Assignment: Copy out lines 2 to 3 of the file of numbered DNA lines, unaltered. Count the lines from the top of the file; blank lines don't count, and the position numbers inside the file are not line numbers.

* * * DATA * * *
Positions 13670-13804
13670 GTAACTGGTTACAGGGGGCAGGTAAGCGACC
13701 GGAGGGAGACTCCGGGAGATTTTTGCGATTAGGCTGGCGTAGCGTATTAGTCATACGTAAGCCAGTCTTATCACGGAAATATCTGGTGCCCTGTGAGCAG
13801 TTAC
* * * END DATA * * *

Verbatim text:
13670 GTAACTGGTTACAGGGGGCAGGTAAGCGACC
13701 GGAGGGAGACTCCGGGAGATTTTTGCGATTAGGCTGGCGTAGCGTATTAGTCATACGTAAGCCAGTCTTATCACGGAAATATCTGGTGCCCTGTGAGCAG